Chia Seed Pudding

I’m always on the hunt for an easy, yummy, wholesome, preferably make-ahead breakfast. This one is a no brainer. Minimal prep time, holds well in the fridge, great for a snack, and you can even make a larger batch to have for a few days. Plus it’s filling and healthy. There is one thing… you may not be a fan of the consistency, but you won’t know until you know.


Chia seeds, like kale, are all the rage these days. Unlike some diet fads (I’m looking at you juice cleanse) chia seeds are worthy of their popularity. What makes them so special, you ask? These compact seeds are full of healthy fuel and antioxidants.

Two tablespoons (1 ounce) of chia seeds = 137 calories, 9 grams of fat, 11 grams of fiber, and 4 grams of protein. From fat there is a whopping 4900 mg Omega-3 fatty acids.


Omega-3’s are essential fatty acids found in certain plants and nut oils (eg: walnuts, flax, algae), fatty fish, and naturally produced in breast milk. Not all Omega-3 are built the same. Fish oil (and breast milk) contain docosahexaenoic acid (DHA) and eicosapentaenoic acid (EPA) – these essential fatty acids are known to promote heart health, improve cholesterol, aid in depression, ADHD and prevent cancer – when you hear about Omega-3’s as a health benefit DHA and EPA are the gold standard. On the other hand, chia seeds are largely comprised of alpha-linolenic acid (ALA), which is poorly converted to DHA and EPA in the body. Positive associations with ALA are less well known than for DHA and EPA, however positive studies do exist. In other words, don’t curb your fatty fish/ fish oil consumption due to increased chia seed consumption. Chia seeds are also known to lower blood pressure, so talk to your doctor before introducing them into your diet if you are hypertensive or hypotensive.


Fiber. Fiber. Fiber. The FDA recommends 20-30 grams of fiber/ day and chia seeds are a fantastic source. When I’m grocery shopping, one of my biggest interests is the amount of fiber in a product. Fiber is your body’s friend. It not only assists in bowel movements, but plays a role in cancer prevention, blood sugar control, heart health, weight management, lowering cholesterol, assisting in GI disorders, even acne… the list goes on.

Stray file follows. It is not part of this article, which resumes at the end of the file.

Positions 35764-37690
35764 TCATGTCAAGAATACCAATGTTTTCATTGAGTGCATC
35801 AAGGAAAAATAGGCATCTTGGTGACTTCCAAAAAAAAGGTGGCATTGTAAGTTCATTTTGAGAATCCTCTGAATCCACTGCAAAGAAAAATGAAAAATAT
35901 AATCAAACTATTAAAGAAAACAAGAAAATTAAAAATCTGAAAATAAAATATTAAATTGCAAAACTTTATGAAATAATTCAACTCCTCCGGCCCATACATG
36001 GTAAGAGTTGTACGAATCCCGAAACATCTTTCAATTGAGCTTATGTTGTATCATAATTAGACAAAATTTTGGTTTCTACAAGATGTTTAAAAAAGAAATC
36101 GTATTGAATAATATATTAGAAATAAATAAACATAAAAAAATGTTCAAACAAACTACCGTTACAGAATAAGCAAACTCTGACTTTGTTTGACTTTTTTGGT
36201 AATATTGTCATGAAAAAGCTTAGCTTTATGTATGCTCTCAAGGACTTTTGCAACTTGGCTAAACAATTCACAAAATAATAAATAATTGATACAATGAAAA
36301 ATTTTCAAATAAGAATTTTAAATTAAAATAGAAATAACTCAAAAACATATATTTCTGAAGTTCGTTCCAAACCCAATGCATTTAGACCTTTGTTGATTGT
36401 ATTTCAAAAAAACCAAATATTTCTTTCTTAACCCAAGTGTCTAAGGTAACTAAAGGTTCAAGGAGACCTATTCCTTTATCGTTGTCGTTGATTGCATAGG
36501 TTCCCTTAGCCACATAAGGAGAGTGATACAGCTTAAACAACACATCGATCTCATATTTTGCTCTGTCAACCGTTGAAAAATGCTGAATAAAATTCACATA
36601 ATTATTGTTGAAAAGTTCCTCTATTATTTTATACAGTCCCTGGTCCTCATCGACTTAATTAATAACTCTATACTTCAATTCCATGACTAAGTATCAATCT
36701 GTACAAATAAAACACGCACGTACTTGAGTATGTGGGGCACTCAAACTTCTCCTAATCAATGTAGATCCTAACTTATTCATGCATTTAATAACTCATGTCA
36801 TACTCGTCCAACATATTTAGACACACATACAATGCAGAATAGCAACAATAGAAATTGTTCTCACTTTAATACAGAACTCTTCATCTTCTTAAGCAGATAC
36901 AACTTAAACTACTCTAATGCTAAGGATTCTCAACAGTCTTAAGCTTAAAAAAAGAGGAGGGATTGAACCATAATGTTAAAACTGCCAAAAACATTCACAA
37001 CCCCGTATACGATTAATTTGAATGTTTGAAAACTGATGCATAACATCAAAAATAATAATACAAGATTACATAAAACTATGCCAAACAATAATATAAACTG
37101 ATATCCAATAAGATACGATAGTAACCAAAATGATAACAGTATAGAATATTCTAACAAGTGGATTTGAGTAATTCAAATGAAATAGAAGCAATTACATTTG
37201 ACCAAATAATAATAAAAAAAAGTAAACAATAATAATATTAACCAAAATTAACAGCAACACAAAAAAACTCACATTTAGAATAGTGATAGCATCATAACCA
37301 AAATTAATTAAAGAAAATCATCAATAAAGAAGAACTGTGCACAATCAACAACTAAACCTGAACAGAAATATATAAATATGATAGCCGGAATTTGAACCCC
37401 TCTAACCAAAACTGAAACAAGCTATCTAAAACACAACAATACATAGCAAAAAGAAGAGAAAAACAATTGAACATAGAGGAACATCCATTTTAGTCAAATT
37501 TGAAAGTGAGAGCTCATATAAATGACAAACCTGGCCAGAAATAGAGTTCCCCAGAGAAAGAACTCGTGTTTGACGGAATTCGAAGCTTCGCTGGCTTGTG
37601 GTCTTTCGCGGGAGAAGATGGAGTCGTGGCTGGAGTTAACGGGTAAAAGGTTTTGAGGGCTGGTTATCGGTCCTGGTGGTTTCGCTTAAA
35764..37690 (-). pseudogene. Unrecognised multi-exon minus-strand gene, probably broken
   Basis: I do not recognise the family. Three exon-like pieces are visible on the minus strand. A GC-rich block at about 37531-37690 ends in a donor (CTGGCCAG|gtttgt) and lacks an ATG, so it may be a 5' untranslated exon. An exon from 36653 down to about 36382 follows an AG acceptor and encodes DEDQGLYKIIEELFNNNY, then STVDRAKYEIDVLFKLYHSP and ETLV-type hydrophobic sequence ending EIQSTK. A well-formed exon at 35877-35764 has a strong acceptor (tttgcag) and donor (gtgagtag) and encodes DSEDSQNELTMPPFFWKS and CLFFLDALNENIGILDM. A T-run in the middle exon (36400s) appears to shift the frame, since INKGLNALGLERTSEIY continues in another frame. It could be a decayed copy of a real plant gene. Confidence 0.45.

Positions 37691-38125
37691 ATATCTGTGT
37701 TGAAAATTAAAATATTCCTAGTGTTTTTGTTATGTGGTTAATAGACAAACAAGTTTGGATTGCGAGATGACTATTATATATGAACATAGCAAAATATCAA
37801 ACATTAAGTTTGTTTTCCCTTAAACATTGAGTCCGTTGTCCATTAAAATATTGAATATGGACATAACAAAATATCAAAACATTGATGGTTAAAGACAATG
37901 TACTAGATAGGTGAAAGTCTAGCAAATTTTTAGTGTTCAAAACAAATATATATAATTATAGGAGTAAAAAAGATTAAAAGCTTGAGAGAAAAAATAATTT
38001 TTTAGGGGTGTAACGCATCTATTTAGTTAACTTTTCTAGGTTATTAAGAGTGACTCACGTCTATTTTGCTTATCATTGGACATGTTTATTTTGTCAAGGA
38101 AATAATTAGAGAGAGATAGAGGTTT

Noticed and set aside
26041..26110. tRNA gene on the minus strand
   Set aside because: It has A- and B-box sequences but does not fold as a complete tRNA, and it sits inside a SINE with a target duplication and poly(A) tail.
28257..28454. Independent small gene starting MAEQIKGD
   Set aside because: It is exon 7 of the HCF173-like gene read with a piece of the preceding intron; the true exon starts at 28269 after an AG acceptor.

A one-ounce serving of chia seeds offers 10% of your daily iron value, 17% of your daily calcium, 3% potassium and 23% magnesium. Vegans and vegetarian can benefit from the added calcium, iron and protein. Chia seeds can also be used as an egg substitute. To replace 1 egg simply combine 1 tablespoon ground chia + 3 tablespoons water and allow it to sit for ~10-15 minutes until it becomes the consistency of raw eggs.



Chocolate Chia Seed Pudding


In this recipe I used very little sweetener; I prefer the sugar to come from fruit or yogurt, but feel free to sweeten to taste. If you’re not much of an unsweetened almond milk kinda person, substitute with your preferred milk (cow, coconut, hemp, etc). Keep in mind, if you use sweetened milk it will up the sugar content and you may need to adjust your added sweetener. Also, I used maple syrup here, but use whichever natural sweetener you prefer.

¼ cup chia seeds (4 tablespoons)

1 cup unsweetened almond milk

1 tablespoon maple syrup

2 tablespoons unsweetened coco powder

1 teaspoons cinnamon

OR try it unsweetened and combine pudding with lightly sweetened yogurt, fruit and/or top with a little honey:

¼ cup chia seeds (4 tablespoons)

1 cup unsweetened almond milk

1 tablespoon unsweetened cacao powder


toppings: toasted nuts, toasted coconut flakes, fruit, granola, seeds, yogurt (siggi’s are my fave)

Combine all ingredients and stir, stir, stir until everything is evenly mixed. Place in refrigerator for 10-15 minutes, or overnight, allowing the chia seeds to absorb the liquid, soften and expand. When you are ready to eat, simply place pudding in a bowl and add your favorite toppings and/or sweetener.


Serves: 1-2


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